You can’t just listen to a Chuck Berry song.

Your foot taps; your head bops like a metronome. A slow, wide smile creeps across your face. Berry’s sinewy guitar riffs — the thunderclap of “Johnny B. Goode,” the locomotive throb of “Maybellene,” the electric spark of “Sweet Little Sixteen” — demand engagement and movement. More than songs, they’re invitations to ebullience.

That’s what it must have been like for those who first marveled at Berry’s music when his career took off in 1955, and that’s how it feels today as his songs flood the airwaves and internet in tribute to the seminal singer, songwriter and guitarist, who died March 18 at the age of 90.

And that’s how it will be 50 years from now when some kid stumbles, for the first time, onto the music of the man who could play a guitar just like ringing a bell.

It’s not an exaggeration to say that, without Berry, the Beatles, Beach Boys, Rolling Stones, Bob Dylan or Elvis Presley wouldn’t have existed — certainly not in the manner that garnered them critical and commercial acclaim.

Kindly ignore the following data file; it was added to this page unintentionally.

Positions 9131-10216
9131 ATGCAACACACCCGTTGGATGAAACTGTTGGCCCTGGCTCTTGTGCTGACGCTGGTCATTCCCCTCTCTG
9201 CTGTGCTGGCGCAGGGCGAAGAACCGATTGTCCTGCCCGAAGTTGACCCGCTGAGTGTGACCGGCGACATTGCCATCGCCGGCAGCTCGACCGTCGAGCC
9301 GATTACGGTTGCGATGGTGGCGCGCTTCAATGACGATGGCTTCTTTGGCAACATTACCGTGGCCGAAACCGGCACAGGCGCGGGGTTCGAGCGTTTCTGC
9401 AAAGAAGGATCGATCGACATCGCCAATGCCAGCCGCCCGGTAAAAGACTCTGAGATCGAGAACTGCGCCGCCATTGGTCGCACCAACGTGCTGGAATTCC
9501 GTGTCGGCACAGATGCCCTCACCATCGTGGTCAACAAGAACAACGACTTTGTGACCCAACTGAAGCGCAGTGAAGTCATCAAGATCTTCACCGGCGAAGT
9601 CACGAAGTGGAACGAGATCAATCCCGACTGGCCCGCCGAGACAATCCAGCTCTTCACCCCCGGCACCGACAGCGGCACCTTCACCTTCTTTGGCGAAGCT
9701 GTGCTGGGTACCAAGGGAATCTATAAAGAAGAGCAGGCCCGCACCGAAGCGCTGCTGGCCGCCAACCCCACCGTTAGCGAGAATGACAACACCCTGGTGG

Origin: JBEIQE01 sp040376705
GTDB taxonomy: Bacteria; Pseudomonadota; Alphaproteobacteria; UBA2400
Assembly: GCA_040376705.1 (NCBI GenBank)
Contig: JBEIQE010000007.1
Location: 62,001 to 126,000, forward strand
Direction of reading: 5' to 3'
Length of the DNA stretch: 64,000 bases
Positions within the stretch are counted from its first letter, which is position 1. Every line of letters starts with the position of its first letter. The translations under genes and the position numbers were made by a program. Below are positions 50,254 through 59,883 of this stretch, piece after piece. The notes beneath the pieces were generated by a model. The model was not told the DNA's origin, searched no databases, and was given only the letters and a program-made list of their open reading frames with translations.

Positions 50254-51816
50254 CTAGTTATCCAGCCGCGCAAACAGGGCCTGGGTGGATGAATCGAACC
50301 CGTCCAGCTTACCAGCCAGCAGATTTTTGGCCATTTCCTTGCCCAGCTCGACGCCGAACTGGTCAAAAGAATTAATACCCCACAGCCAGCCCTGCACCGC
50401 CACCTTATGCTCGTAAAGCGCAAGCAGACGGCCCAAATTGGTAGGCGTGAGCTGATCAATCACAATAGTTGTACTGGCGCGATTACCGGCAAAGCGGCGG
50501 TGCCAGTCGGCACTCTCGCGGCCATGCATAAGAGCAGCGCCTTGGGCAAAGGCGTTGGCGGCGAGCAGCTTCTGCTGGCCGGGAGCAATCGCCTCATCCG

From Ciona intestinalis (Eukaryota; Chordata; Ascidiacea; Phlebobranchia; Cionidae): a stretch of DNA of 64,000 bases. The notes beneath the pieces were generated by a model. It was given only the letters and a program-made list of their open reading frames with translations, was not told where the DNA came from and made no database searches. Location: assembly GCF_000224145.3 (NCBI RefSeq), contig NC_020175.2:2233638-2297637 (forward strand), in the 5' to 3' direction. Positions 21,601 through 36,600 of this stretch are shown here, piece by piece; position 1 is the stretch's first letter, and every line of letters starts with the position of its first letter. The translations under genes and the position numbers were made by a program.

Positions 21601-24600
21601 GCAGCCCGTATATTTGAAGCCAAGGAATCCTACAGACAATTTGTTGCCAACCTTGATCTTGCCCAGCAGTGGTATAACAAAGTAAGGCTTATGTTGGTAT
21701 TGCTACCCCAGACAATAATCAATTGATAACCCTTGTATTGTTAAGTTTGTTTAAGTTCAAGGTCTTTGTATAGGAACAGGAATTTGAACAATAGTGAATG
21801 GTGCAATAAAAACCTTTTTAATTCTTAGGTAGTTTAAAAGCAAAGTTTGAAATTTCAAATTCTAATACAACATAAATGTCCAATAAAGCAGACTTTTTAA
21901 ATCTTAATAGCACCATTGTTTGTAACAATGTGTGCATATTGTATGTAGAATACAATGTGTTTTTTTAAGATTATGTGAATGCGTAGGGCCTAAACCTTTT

Ike Turner’s “Rocket 88” is often cited as the first true rock ’n’ roll song. Yet it was Berry who took country, R&B, and pop, and marinated them in his own distinct St. Louis style to form an irresistible whole that shook up the world musically and culturally.

Charles Edward Anderson Berry didn’t just help invent rock ’n’ roll. He was rock ’n’ roll — and always will be.

FROM AN EDITORIAL IN THE BOSTON GLOBE